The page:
Ally, Hope’s mother, has died. Not long before her death, she made several visits the Lake District in England, researching a biography of Beatrix Potter. Hope, together with Anna Page and Julie are going to Ally’s cottage to pack up her things and say goodbye. Soon after they get there, they find a diary written in code. What secrets was Hope’s mother trying to hide, and how are these three girls connected to both each other and this place they’re visiting for the first time. This is “The Wednesday Daughters” by Meg Waite Clayton.
When I requested the advance reader’s copy of this book I had no idea that it was a sequel to Clayton’s first novel, “The Wednesday Sisters.” I was certain that this would immediately put me at a distinct disadvantage. However, I decided not to set it aside until after reading the first book, since the first chapter opens by explaining the relationship between these women and their mothers. This made me feel initially out of the loop regarding certain things. However, this mostly dissipated after getting about one-third into the story.
What struck me about this book at the onset was how tranquil the writing felt. As if the abundance of the water of the setting lent itself to the fluidity of the text. There’s also a very somber feel here, which makes a whole lot of sense, considering the reason for the trip. Plus, we soon find out that it isn’t just Hope’s mother that’s being mourned by these three women. Add to this the legends of ghosts of the region, and you’ve got yourself the perfect backdrop for a mystery novel.
But this isn’t a mystery, or at least not in the classical sense of the genre. Yes, there are things these women end up needing to discover and figure out. The most obvious of these is Ally’s diary and breaking its code to find the secrets hidden inside. Less evident is how Clayton uses this as a metaphor for both the literal journeys of these three women and the one Ally is recounting in her journal. This is also echoed with what is the essence of this book. That is, the parallel voyages of self-discovery that all these women experience. This could have been very trite, but Clayton avoids this by leaving all of the detection work to the current trip, by allowing Ally’s entries continue to conceal the real reason for her travels. In this, the book is very successful, and is truly character driven.
For a character driven story to be a success, the author’s main duty is to make the readers have an emotional connection with the main people she’s writing about. You don’t have to love them, but you must feel something for them. It is here that I found myself having some difficulties with this book, which I can partially blame on not having read the first book. Throughout the book, the three titular characters – Hope, Julie and Anna Page – constantly refer to each other’s parents as “Aunt” and “Uncle.” But of course, they’re not actually related. Despite reading this explanation in the opening paragraph, I still found myself confused at times, which unfortunately broke the flow of the prose.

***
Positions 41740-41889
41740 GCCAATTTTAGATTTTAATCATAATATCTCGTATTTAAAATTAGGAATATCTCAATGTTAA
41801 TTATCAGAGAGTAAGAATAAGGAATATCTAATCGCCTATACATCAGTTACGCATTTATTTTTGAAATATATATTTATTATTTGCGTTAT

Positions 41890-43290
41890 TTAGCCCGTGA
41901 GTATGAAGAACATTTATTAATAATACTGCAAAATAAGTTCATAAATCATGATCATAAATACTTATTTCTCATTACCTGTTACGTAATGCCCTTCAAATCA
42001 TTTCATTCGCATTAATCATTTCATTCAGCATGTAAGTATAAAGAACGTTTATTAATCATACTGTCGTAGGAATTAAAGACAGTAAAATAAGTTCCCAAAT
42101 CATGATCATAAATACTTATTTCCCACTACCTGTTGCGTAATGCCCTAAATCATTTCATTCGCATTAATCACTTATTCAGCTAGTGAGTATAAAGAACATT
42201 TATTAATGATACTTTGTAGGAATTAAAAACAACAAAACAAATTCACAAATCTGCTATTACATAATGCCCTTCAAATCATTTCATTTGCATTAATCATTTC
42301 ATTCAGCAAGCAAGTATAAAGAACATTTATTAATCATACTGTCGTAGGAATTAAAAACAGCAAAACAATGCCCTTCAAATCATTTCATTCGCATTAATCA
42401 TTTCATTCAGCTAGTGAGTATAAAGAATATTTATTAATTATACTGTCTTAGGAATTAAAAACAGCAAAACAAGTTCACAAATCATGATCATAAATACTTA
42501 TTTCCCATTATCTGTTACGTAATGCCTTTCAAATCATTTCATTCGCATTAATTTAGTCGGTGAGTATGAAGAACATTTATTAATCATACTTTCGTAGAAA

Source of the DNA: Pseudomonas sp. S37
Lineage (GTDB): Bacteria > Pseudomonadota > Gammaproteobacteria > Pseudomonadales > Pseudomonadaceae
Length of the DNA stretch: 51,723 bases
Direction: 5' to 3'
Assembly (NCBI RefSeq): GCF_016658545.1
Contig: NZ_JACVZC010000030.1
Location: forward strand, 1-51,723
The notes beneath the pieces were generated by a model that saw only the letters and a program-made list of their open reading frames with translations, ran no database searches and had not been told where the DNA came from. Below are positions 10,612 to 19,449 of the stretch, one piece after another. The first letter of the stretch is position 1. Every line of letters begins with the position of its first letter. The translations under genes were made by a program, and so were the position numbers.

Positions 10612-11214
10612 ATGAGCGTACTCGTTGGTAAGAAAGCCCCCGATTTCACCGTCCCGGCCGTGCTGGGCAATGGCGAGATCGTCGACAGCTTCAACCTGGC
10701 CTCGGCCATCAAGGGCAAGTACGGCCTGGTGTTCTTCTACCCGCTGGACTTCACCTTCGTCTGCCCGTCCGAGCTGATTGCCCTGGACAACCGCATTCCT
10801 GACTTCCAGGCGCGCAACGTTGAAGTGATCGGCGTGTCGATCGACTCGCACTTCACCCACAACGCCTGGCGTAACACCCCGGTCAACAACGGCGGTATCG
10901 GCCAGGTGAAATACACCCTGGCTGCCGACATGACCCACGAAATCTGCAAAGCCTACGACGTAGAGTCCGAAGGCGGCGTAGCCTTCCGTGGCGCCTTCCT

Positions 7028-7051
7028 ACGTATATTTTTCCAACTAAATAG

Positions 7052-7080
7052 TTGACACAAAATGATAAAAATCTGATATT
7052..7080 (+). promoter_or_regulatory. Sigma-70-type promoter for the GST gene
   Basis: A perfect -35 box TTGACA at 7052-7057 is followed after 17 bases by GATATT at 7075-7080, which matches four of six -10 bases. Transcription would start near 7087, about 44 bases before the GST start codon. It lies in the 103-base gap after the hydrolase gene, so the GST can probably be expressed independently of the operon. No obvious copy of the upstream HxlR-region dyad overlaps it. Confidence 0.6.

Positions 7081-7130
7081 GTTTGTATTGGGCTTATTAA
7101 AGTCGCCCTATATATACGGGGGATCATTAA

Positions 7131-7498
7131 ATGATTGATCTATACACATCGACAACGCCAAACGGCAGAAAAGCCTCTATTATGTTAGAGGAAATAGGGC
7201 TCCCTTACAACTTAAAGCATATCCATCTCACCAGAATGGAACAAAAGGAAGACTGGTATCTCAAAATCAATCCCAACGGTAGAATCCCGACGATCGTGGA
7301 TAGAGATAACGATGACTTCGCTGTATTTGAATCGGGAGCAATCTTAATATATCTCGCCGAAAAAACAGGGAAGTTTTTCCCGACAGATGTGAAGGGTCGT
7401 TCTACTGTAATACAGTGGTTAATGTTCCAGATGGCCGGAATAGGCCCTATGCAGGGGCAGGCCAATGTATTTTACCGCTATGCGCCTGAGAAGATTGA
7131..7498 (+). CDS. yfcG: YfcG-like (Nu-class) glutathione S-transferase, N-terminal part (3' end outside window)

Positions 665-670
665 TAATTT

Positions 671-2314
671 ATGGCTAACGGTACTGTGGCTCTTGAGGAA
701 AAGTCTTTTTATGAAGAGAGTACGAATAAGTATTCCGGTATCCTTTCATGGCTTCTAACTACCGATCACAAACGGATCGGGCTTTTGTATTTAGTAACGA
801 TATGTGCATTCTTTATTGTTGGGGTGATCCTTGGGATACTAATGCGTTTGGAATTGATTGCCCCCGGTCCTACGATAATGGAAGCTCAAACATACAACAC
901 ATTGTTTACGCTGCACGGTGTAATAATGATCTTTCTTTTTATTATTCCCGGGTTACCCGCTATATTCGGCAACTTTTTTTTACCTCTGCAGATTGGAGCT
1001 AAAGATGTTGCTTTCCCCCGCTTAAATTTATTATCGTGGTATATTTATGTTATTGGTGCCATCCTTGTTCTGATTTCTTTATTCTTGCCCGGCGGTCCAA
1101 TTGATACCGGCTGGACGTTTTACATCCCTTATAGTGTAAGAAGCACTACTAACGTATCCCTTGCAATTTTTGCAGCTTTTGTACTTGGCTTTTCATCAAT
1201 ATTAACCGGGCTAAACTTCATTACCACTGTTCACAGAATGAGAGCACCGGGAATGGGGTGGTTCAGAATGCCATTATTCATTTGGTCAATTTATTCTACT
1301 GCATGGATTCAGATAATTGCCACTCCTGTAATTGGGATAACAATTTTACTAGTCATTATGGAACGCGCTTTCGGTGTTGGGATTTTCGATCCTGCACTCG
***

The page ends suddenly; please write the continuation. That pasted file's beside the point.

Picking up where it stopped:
Additionally, of these three, Julie seemed the least three dimensional, and therefore harder to identify with. She seemed to hover in the background, and even when her own inner struggle was brought to the forefront, its resolution seemed less believable. With Anna Page, I certainly formed an opinion of her quickly in that I didn’t much care for her to begin with, and there was little to change that feeling as the story progressed. Had I been able to gain more sympathy for her, I might have felt more comfortable with how her conflict was resolved. On the other hand, Hope’s dilemma was very carefully crafted, and although sometimes you’ll want to slap her, the emotional connection with the reader is there throughout. I’m sure that her being the narrator helped with this.
This made me wonder if Clayton didn’t put too many focal points into this book. If she had concentrated more on Hope in the wake of Ally’s death, and left most of the emotional baggage of the other two out, this could have been an extremely powerful book. This is because you truly feel that Clayton loves, if not adores both Hope and Ally. The fact that Ally only appears here through her diary entries didn’t detract from the richness of her character, and made her surprisingly alive. In fact, all of the inclusions of Ally’s diaries where she (very uniquely) researches her Beatrix Potter biography are simply stunning to read. Furthermore, her descriptions of the Lake District were lovingly drawn and particularly vivid.
It is obvious that Meg Waite Clayton is an extremely talented writer, with a very unique voice – especially when she’s inspired by a character, setting or relationship, and a “must read” for fans of “The Wednesday Sisters.” While I believe this would have been a stronger novel if she had concentrated on only one Wednesday Daughter, the writing is such that one can at least partially forgive this. Although it does stand alone for the most part, readers should be advised to read them in order. So while I still recommend it, I have to do so with a few reservations and therefore I’m giving it three and a half stars out of five.
“The Wednesday Daughters” by Meg Waite Clayton goes on sale July 16, 2013, and is available for pre-order via Amazon, Barnes & Noble and IndieBound.
Thank you to Random House Publishing Group – Ballantine, for sending me an advanced reader copy via Netgalley.